They often come with a bracing wind off the Channel, but the beaches on the coast of northern France are wonderful.
Head south of Calais to the stretch known as Les Deux Caps – between a pair of protruding noses of coastline called Cap Blanc-Nez and Cap Gris-Nez – for great sweeps of sand and dunes.
They offer fabulous walks, rock-pooling opportunities and picnicking spots, and views across to the cliffs of Dover on a clear day.
The medieval fortified town of Boulogne-sur-Mer is worth half a day of anyone’s time. Its 12th-century belfry is UNESCO-listed, and contains a collection of finds from the Roman era, while the Castle Museum has ancient Greek and Egyptian works of art.
You can tour the crypt of the Notre-Dame Cathedral, or just stroll the quaint streets and stop at a café. Be sure to drop in on Philippe Olivier’s famous cheese shop – among the cheeses on offer is Le Vieux Boulogne, which is scientifically proven to be the smelliest in the world!
The World Wars
The centenary of the end of World War I was commemorated in 2018 and the 75th anniversary of the D-Day landings in Normandy earlier this year. Both served as poignant reminders of the role this region played in both wars.
Bunkers and gun placements are common features along the coast, and various sites offer a fascinating, educational insight on those periods of history. You can take a tour of the Todt Battery, a vast bunker – one of the largest constructions built by the Third Reich – that spreads over three floors and gives a sense of what it was like for the soldiers living inside. The nearby Musée 39-45 at Ambleteuse is a small museum with a rich collection of World War II uniforms and artefacts, while the recently opened CWGC Experience near Arras showcases the work of the Commonwealth War Graves Commission (including how they go about tracing the relatives of soldiers discovered on battlefields over a century on).
A particularly colourful tale is told at the Cambrai Tank 1917 exhibition at Flesquieres. Local man Philippe Gorcynski heard rumours that a British WW1 tank was buried somewhere in the landscape after taking a direct hit during the Cambrai offensive of 1917, and made it his life mission to find it. After much research, he pinpointed its likely position, and – after an hour of digging – uncovered its roof hatch. He removed and restored the tank (which is called Deborah), and put it on display, along with items belonging to the eight-man crew (half of whom were killed when the tank was struck by a shell). Relatives of the crew were present at the opening of the museum last year.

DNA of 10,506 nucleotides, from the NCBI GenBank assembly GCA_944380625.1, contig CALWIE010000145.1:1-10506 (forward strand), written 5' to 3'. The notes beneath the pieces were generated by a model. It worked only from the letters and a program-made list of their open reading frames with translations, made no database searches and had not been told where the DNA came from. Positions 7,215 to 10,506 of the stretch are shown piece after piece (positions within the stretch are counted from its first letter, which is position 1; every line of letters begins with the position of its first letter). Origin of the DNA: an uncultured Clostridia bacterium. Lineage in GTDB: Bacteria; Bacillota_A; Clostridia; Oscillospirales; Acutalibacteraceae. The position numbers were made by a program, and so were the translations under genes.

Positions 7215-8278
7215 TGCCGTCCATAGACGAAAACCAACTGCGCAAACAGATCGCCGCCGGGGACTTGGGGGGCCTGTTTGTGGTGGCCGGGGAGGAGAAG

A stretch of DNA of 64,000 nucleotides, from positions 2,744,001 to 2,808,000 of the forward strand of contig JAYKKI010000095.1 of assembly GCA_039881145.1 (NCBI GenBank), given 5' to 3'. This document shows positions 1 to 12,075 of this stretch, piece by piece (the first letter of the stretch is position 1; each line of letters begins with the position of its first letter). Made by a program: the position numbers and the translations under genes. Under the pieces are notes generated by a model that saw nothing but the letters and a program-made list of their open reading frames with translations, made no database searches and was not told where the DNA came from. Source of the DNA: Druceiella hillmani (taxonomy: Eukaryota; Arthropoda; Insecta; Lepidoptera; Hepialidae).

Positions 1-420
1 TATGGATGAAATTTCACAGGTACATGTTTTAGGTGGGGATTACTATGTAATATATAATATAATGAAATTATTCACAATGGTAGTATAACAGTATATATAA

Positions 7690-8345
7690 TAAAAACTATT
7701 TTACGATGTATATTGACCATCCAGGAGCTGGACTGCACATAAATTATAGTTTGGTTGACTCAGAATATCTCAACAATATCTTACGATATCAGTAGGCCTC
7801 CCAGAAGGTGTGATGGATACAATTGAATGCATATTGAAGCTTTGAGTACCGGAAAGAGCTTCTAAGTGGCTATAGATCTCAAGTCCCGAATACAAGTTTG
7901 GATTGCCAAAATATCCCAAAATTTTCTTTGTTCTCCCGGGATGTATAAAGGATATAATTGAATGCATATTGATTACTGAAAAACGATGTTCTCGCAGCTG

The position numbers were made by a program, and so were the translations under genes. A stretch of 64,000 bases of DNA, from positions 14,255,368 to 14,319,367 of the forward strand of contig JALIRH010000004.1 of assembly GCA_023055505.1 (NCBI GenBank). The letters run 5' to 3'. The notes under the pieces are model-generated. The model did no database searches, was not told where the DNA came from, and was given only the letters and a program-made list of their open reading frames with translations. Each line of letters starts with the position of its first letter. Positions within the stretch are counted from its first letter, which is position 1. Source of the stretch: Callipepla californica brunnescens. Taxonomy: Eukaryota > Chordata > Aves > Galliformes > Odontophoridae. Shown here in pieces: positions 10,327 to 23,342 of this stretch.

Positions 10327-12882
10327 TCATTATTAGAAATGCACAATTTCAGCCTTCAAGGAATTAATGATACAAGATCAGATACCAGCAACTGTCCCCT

How to do it
Getting there: You can travel with Eurostar from St Pancras or by Eurotunnel from Folkestone, but the most economical – and arguably fun! – journey is by ferry. A crossing with DFDS takes around 90 minutes; it’s worth paying a little extra to access their club lounge, which is very comfortable and offers free snacks, drinks (including Prosecco!) and newspapers. From Calais port, it’s a 45-minute drive on the A16 motorway to Boulogne-sur-Mer.
Where to stay: Holiday Suites have good self-catering villas near the beach in Hardelot-Equihen, just south of Boulogne-sur-Mer, as well as brand-new accommodation in Boulogne-sur-Mer itself.
Where to eat: Atlantic Hotel in Wimereux has two restaurants, each with splendid views over the sea – L’Aloze brasserie is the more informal, and a great spot for lunch, while La Liégoise is for those wanting to splurge. For something down-to-earth that’s sure to be a hit with kids and adults, head for homemade speciality burgers at Les Ferronniers restaurant in Neufchâtel-Hardelot.